Mindset

Are Your Students Life Ready?

Guest post by Akil E. Ross

As principal of Chapin High School (CHS) in South Carolina, I’m always trying to promote ways to make our students college and career ready. After all, the Every Student Succeeds Act (ESSA) calls for our students to meet higher academic standards and for us to help them find success beyond high school. But I often find myself wondering: Does college and career ready mean life ready? Regardless of which path our students take, just possessing the knowledge and skills to succeed in college and a career is only one part of the equation to becoming a productive and happy human being. In addition to making our students college and career ready, my goal is to make 100 percent of our students ready for life.

What does it mean to be life ready, and how can schools prepare students? (more…)

Change Starts With Us

Guest post by Jamie Richardson

A few years ago, I found myself trying to convince my son that he needed to “play the game” of school and figure out how to rack up as many “points” as possible in order to succeed. As these “encouraging” words came from my mouth, I stopped and asked myself, how was it that any of my students—let alone my very own son—needed artificial motivation to feel inspired about school? At that moment, I came to an important realization: (more…)

Allow Yourself to Be a Beginner Again

Guest post by Brandon Mowinkel

From: Brandon Mowinkel
Date: Friday, March 25, 2016 at 12:03 AM
To: Brandon Mowinkel
Subject:
Allow yourself to be a beginner again…

I was recently cleaning out my inbox and came across this email sent from me to me at three minutes past midnight. This isn’t necessarily odd as I send myself emails all the time of things I need to do or want to remember. However, I have no context for this email—the body of the email was blank. What was I watching or reading that I felt compelled enough to send these seven words? What was it that resonated with me at the time? As I ponder and reflect upon these words, I wonder when was the last time I was truly a beginner again. (more…)

Poverty: A Reason NOT An Excuse

Top teachers say that poverty is the most important barrier facing them in their classrooms. Reformers insist that those teachers are merely making excuses for poor achievement of low-income students.

Having worked in and with many high-poverty schools I am, on the one hand, discouraged by the current fad du jour of ignoring poverty as a detractor, and on the other hand, inspired by the fact that I know that, if schools do the right things, the right way, long enough, their students can achieve at high levels. Every day, we learn that more and more schools are beating the odds.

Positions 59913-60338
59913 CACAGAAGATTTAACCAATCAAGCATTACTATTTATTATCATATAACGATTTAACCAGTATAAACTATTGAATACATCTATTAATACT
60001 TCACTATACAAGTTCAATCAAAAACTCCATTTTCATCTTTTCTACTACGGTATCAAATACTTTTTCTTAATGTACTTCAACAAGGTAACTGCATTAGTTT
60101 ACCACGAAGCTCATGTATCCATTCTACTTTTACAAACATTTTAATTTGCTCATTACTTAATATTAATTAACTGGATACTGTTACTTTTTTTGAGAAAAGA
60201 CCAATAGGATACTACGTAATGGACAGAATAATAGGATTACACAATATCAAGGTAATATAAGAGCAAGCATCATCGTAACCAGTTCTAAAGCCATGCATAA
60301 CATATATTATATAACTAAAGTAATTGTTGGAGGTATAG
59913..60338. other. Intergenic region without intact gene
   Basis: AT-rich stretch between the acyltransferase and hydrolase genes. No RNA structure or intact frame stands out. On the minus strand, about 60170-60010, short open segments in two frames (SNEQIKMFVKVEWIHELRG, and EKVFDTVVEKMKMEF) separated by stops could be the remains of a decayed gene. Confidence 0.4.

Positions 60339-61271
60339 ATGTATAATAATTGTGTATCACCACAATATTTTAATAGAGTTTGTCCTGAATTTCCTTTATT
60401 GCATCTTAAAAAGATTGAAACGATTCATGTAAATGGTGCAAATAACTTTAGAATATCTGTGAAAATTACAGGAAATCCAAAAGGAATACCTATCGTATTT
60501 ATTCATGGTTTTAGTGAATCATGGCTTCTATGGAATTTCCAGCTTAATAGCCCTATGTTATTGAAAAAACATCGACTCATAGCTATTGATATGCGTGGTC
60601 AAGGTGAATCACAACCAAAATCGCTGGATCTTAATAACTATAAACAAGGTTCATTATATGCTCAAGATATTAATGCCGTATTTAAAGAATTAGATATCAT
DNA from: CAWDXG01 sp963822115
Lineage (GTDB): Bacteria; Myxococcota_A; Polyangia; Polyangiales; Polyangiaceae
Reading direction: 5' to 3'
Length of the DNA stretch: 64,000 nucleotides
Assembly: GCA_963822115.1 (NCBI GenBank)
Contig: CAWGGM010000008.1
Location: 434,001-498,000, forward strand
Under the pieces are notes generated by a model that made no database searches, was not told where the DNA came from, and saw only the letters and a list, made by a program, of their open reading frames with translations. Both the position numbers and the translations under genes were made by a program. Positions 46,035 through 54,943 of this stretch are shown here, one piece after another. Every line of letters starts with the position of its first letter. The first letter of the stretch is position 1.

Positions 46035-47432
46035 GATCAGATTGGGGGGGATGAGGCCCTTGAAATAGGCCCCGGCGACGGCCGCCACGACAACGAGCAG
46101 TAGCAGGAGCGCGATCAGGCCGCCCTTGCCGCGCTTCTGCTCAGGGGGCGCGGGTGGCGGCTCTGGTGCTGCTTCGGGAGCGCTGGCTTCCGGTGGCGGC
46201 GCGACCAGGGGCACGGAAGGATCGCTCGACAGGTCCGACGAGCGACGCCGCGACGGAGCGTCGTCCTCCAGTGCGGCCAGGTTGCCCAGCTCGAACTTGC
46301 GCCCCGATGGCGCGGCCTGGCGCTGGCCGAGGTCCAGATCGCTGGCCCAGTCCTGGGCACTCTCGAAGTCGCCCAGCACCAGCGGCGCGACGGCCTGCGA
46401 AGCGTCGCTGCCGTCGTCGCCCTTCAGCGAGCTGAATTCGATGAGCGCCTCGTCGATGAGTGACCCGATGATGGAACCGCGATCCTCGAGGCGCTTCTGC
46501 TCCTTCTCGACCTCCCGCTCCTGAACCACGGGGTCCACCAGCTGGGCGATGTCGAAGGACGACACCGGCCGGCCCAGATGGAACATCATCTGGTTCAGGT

While the mantra of education reformers continues to be ‘No excuses, because poverty is not destiny,’ researchers and practitioners know that “socio-economic circumstance matters to education outcomes.”

Blaming Only Hurts Those Most In Need (more…)

Teacher Attendance and School Culture – Revisited

Note: This is an update of an article originally posted on June 3, 2014

“Culture eats strategies for breakfast.”–Peter Drucker

Great schools can be average in some areas, but great schools cannot have a glaring weakness and be considered great. Great schools find a way to solve the problems that stifle or debilitate good schools.

Increased accountability coupled with new, more rigorous standards and more challenging assessments place increased pressure on principals to improve classroom instruction. Maximizing instructional time is a key way to raise student achievement. Teacher absenteeism and the use of substitute teachers, which reduce instructional time, have long been problems faced by every school. Faced with budget shortfalls, many districts have resorted to removing teachers from classrooms during the school day in order to attend professional development sessions. Labor agreements have been structured in a way that encourages teacher absence. States have reduced the number of school days in a school year.

While principals often face district and state policies that actually encourage teacher absenteeism, principals can impact teacher attendance. Like every school problem, the long-term solution lies in the culture—attitudes, beliefs, mindsets, expectations, and relationships—of the school.

In Teacher Absence, Leading Indicators, and Trust, Raegen Miller made some important points regarding teacher attendance pointing to the need to look more closely at school culture:

  • If teachers’ presence in the classroom matters so much, shouldn’t we pay more attention to teachers’ absences?
  • Professional culture in a school can exert a strong influence over the leave-taking behavior of its teachers
  • Forty-five percent of the variation in teacher absence is between schools working under the same district and state parameters.